# Introducing: The DCF Calculator

First things first. I had a wonderful workshop in Pune last Sunday. And here are the amazing tribe members who attended it…

My upcoming Workshops would be in Chennai, Delhi, and Mumbai, and you will get an update on the same soon.

Anyways, let me now focus on today’s topic. Ever since I shared my stock analysis excel a couple of years back, I have received innumerable questions from people who’ve found it difficult to handle the excel. ðŸ™‚

If you have been facing a similar problem, don’t worry, because I’m working on a few simple online calculators – like the one on DCF or discounted cash flow method below – that can help you analyze the financials of businesses and also value them.

Now, before you praise me for my tech skills which I don’t have, let me share that this calculator has been developed by my good friend and tribe member Anshul Khare, who is also working with me on other such calculators. Thanks Anshul!

Before you work on the calculator below, read this post I did on how to value stocks using DCF to understand the basics of sensible DCF usage, and how to avoid its misuse.

And after you work on the calculator below and arrive at DCF values for your chosen stocks, remember that your results will be proven wrong in the future (all valuations are wrong, you see!). ðŸ™‚

A tool like calculator or excel must only be used for approximate estimation, and never to seek perfection. What matters more is whether the business is simple to understand and whether you understand it or not.

So, please focus on decisions, and not on outcomes of these tools.

Now, try out this DCF Calculator (please use only absolute values, i.e., without decimals and percentage signs). Hover on the “Help” links to understand what a specific term/field means.

DCF Calculator :

I’ll soon be sharing a few other calculators to perform financial analysis and stock valuations. So your questions and feedback on this DCF calculator and other relevant suggestions will be very helpful.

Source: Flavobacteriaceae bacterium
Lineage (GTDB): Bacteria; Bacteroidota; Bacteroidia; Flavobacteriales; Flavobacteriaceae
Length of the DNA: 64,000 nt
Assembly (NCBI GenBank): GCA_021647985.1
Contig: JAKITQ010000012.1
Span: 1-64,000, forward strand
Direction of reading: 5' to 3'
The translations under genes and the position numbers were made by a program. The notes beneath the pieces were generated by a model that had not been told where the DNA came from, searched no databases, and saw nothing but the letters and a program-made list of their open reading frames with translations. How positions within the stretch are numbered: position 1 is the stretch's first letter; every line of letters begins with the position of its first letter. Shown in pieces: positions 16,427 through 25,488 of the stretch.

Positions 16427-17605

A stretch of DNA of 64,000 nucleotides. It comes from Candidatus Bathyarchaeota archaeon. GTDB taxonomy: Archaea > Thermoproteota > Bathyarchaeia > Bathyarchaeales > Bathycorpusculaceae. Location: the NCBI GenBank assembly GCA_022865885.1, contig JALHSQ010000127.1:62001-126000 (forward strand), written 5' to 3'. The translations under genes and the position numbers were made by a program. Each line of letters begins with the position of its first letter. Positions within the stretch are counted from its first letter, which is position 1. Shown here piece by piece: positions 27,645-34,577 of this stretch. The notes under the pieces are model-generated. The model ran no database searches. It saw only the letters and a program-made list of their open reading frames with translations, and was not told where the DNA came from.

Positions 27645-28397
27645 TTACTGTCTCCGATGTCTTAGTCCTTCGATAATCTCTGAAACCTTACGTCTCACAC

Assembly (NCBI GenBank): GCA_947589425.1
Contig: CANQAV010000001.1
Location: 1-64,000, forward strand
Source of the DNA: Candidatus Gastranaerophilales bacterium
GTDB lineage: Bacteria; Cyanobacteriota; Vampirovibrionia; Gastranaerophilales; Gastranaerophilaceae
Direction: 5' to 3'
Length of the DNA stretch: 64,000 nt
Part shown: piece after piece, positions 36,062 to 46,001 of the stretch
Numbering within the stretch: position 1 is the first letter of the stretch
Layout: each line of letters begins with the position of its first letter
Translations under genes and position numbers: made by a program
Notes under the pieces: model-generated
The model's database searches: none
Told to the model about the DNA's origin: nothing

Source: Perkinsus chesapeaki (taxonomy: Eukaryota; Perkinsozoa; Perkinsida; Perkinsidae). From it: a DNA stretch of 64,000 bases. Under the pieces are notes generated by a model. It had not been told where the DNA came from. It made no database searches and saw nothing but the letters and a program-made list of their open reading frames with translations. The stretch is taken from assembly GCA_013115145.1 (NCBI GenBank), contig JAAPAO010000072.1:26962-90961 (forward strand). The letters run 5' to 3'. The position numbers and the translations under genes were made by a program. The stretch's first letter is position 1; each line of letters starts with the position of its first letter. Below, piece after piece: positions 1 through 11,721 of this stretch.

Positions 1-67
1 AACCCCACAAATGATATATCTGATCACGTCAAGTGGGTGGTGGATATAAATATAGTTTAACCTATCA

You can share the same in the Comments section below.

Vishal Khandelwal is the founder of Safal Niveshak. He works with small investors to help them become smart and independent in their stock market investing decisions. He is a SEBI registered Research Analyst. Connect with Vishal on Twitter.

1. Hi Vishal,

This was much needed.

Thanks for creating it.

• Thanks Sham!

2. Akshay says:

Thank you vishal
Appreciate the effort as always

Regards

• Thanks Akshay! No downloadable version as of now. But I will soon create a single page for this and all future calculators. Regards.

3. Gundeep says:

Hi Vishal,

You are doing commendable work in the field of investor education. Please keep it up.

Have always learnt something on every visit to your site.

Cheers!

Gundeep

4. Great work! Thanks Vishal for such an effort.
I observed that the above DCF calculator does not work for decimal numbers. i.e., it would work if all the values are whole numbers (1,2,3,4, etc) but not when any of the value is fraction (2.21, -4.65, etc).

• Anshul Khare says:

Hey Abhijit,

As Munger says, “Its better to be approximately right than precisely wrong” ðŸ™‚

Still, if you do want to use fractional values, you can use absolute values in all the rupee fields (instead of cr). So if you want to enter 4.57 cr. as Initial FCF, 10.5 cr as shares outstanding and, 7.62 cr. as net debt; you can instead enter 45700000 as initial FCF, 105000000 as shares outstanding and 76200000 as net debt.

So all the Rs. values have to be entered in the same denomination (Cr./Lacs/million). The final result of DCF value per share will always be in rupees.

5. Saurabh says:

Thanks Vishal! This is of great value!! Might I suggest that you put all your resources such as the stock analysis excel and these calculators on a separate tab right at the top for ease of access.